13 Reasons Democrats Lost Florida

13 Reasons Democrats Lost Florida

Democratic challenger, former Republican Gov. Charlie Crist, left, and Florida Republican Gov. Rick Scott, shake hands after participating in their second debate, Wednesday, Oct. 15, 2014, in Davie, Fla. It was sponsored by the Florida Press Association and Leadership Florida. (AP Photo/Wilfredo Lee, Pool)
Former Republican Gov. Charlie Crist, left, who became a Democrat in 2012, and Florida Republican Gov. Rick Scott, shake hands after participating in their second debate, Wednesday, Oct. 15, 2014, in Davie, Fla. It was sponsored by the Florida Press Association and Leadership Florida. (AP Photo/Wilfredo Lee, Pool)


Special to the NNPA from the Florida Courier

1. State Democratic leadership believes that Black political support is an entitlement and refused to invest serious money in long-term registration and turnout activities. The numbers tell the story. Democrat Charlie Crist lost by a little more than 1 percent (66,000 votes of 5.7 million cast). The Florida Democratic Party, its candidates and associated entities spent approximately $137 million during the 2014 campaign cycle. They still lost the races for the governor’s mansion, the Florida Cabinet and a supermajority of the seats in the state House.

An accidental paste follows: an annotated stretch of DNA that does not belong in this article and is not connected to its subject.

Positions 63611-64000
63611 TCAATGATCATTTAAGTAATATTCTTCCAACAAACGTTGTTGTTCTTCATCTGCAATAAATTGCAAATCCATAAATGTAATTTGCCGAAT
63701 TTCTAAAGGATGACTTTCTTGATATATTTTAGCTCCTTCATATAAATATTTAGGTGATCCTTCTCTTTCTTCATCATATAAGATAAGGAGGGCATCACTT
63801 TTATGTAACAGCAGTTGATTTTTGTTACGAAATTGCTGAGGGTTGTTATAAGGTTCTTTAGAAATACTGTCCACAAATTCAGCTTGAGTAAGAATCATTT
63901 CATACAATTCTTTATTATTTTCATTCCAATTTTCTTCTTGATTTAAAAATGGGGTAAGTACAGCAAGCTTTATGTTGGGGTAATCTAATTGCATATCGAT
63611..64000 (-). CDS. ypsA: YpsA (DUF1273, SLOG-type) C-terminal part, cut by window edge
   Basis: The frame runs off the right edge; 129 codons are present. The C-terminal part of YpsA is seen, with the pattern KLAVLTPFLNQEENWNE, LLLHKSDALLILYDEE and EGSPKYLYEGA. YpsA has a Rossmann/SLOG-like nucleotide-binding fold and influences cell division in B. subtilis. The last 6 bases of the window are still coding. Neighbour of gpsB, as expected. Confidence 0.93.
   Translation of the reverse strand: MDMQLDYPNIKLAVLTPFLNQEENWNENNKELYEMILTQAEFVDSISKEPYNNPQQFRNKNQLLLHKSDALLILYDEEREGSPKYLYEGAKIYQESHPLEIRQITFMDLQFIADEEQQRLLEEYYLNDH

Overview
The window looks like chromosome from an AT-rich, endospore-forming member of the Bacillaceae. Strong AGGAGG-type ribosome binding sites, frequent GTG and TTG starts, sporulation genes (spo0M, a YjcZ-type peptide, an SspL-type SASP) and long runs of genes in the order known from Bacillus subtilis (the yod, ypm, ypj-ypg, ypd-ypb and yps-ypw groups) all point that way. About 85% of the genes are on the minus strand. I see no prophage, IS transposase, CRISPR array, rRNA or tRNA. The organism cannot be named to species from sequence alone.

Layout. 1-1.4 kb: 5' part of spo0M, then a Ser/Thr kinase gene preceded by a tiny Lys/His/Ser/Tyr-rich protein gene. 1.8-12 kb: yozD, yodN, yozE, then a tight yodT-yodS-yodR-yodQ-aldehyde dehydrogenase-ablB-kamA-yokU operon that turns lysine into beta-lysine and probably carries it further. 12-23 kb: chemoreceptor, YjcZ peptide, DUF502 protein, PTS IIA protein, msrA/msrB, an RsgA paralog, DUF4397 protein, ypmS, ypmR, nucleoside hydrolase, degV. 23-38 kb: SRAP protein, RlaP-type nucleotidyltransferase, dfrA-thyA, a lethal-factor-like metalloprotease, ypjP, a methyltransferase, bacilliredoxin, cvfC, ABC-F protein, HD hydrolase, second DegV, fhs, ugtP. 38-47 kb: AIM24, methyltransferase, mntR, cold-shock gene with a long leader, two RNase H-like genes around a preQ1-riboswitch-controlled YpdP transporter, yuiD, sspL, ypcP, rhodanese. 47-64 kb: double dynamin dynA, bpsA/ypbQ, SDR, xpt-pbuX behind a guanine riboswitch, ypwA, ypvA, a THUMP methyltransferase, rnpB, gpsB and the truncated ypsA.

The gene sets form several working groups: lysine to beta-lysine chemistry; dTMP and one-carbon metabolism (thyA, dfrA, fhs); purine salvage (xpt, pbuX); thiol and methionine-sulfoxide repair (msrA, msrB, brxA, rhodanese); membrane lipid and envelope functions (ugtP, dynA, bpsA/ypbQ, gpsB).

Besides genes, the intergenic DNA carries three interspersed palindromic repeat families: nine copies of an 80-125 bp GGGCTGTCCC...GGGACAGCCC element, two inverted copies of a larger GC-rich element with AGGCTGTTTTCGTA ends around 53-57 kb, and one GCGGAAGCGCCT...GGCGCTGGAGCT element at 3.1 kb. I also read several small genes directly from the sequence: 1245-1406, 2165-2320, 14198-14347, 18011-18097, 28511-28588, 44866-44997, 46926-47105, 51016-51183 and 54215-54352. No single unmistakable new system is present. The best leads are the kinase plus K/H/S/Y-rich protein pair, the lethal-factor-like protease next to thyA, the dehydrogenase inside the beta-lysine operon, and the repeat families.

A preliminary Florida Courier review of 2014 Democratic gubernatorial expenditures indicates that less than one-half of one percent of the total Democrats spent went to long-term Black voter registration, Black-focused advertising, Black “get out the vote” (GOTV) drives in South Florida’s tri-county area. Almost no money was spent with Black-owned businesses – caterers, printers, etc.It’s a law of political physics that to win Florida statewide, every Democrat MUST run up the vote count in South Florida: Miami-Dade, Broward and Palm Beach. Those three counties are three of Florida’s largest by population, have the largest number of Democratic voters in the state and have high-density Black populations.

Instead, Crist, the state party, Black politicians and sympathetic unions such as the Service Employees International Union (SEIU) and the American Federation of State, County, and Municipal Employees (AFSCME) never put together a cohesive, collaborative GOTV plan that included Black community institutions like churches, Black-owned media and small business owners. Democrats lost in Black South Florida by relying on general market television commercials, making last-minute church “drive-bys” featuring either Crist or Black elected officials, and “Souls to the Polls” mass voting on the Sunday before Election Day.

Democrats and their leadership refused to bring all the stakeholders to the table early to get input on a winning strategy, something that should have been done years before Election Day. They refused to invest in success by hiring qualified local Black campaign and media consultants and paid campaign workers who know and respect Black Floridians.